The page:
The last couple of weeks have been rough. After Michael’s accident we had family members flying all over the place, which my anxiety really didn’t like (especially when it involved putting my 72-year-old father on a plane for a 24-hour trip to Australia). He got there all right, but then Michael passed away and we started an overwhelming game of Should We or Shouldn’t We Go to Australia for the Funeral.
We didn’t go.
It was agonizing. I couldn’t imagine not going, and yet I couldn’t quite figure out how we’d make it work either. I’ve been so sick so far this pregnancy that a 24-hour trip seemed like the World’s Worst Idea. I could have gone, of course, and would have, but we also didn’t want to totally overwhelm everyone by showing up a day before the funeral with a three-year-old in tow.
In the end, we decided we will be the second wave of support and go down in a few weeks (with my other sister) when things have calmed down and my sister and brother-in-law are trying to adjust to their new normal. In the meantime, we’ve sent texts and messages—by the hundreds, it seems—and if waves of love can reach that far they’ll have had an ocean’s worth.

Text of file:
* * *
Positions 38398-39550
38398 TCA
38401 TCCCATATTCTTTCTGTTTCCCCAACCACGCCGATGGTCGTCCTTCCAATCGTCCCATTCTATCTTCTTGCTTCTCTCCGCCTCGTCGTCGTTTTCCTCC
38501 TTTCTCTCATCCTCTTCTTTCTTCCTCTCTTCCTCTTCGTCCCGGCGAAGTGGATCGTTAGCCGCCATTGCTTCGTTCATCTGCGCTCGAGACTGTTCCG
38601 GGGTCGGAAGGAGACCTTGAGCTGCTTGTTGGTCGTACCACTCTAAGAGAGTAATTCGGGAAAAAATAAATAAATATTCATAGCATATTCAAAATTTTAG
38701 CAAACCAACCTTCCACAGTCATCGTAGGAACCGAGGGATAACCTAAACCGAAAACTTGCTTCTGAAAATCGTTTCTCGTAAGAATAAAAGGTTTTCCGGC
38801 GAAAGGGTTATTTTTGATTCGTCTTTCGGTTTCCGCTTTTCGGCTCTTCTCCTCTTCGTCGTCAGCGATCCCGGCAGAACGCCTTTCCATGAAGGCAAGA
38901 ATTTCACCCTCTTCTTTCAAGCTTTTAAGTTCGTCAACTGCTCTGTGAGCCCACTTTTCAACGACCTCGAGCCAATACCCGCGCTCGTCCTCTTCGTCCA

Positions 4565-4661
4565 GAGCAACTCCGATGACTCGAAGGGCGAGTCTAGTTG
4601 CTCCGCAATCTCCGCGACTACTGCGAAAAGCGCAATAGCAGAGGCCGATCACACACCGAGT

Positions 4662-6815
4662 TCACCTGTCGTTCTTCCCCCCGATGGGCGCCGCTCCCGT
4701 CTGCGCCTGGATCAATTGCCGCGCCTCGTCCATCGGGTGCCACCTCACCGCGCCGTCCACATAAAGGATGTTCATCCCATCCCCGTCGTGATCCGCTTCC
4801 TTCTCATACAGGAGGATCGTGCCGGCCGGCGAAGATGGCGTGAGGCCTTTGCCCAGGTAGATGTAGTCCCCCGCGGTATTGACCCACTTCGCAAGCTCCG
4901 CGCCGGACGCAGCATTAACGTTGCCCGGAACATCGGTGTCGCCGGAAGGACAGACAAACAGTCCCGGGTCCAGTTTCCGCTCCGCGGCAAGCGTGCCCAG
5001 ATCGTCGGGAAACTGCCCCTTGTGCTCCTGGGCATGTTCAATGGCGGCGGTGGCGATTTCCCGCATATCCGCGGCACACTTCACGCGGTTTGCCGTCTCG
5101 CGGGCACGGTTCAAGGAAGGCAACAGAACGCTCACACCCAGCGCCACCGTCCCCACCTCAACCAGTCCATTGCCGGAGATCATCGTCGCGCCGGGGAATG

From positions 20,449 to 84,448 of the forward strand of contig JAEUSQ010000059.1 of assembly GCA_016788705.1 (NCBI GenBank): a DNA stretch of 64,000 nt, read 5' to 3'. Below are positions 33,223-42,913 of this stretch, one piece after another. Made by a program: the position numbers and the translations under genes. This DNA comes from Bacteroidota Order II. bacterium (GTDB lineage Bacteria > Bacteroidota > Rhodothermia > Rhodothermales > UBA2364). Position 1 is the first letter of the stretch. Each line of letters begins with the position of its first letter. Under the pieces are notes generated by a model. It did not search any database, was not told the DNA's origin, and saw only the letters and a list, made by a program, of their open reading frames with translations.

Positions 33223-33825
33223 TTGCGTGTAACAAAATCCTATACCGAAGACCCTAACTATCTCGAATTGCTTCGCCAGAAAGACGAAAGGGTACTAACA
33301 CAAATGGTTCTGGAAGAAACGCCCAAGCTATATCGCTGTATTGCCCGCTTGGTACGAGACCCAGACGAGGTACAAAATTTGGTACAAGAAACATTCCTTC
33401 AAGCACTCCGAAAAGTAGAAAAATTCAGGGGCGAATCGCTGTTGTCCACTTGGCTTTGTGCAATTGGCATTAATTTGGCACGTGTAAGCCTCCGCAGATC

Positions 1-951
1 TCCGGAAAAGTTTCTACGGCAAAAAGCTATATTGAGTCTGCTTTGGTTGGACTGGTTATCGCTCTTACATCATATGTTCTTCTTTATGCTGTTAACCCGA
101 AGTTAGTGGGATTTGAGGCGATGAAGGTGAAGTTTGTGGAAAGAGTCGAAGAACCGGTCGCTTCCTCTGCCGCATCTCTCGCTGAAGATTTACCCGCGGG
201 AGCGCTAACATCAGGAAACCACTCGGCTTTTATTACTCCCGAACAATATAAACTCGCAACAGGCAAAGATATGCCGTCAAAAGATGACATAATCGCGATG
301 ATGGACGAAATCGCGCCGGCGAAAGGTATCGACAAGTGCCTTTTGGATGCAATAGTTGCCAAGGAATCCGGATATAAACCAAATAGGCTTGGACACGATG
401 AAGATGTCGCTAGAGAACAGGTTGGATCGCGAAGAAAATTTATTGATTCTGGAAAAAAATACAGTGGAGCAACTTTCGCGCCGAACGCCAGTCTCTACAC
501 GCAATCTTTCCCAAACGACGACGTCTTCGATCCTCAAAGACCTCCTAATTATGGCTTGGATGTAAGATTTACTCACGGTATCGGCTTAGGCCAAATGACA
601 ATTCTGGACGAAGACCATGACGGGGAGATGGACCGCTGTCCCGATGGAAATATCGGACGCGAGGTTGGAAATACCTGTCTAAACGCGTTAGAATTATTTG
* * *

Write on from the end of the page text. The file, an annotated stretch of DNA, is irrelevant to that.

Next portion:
Now the funeral is done. Friends and family have spoken words of love and Michael’s school mates formed an honour guard for him as he left the cemetery. Those of us here have had our own moment to remember him and we now exist in that space between blessed closure and enduring disbelief. We continue to ask why, but an answer never comes.
Until today, half of my family was in Australia (more than half, actually). My brother also went for a quick down-and-back to help my dad and youngest sister travel comfortably home. (Working for an airline has its benefits.) Much to everyone’s relief, they’re just arriving home after another 24-hour trip in a very short span of time.
There is no pause button in this life. And try as I might, I haven’t been able to find any sort of rewind button either. So for the moment, I have chosen to hit reset. Instead of being in perpetual limbo—waiting for what?—I declared Easter weekend a weekend to go out of town. We got out of the house, where we’ve been sitting waiting for the phone to ring or the next text message to wing its way across the world, and spent some time in the mountains.
More on that later, but in the meantime I’ll say this: It helped.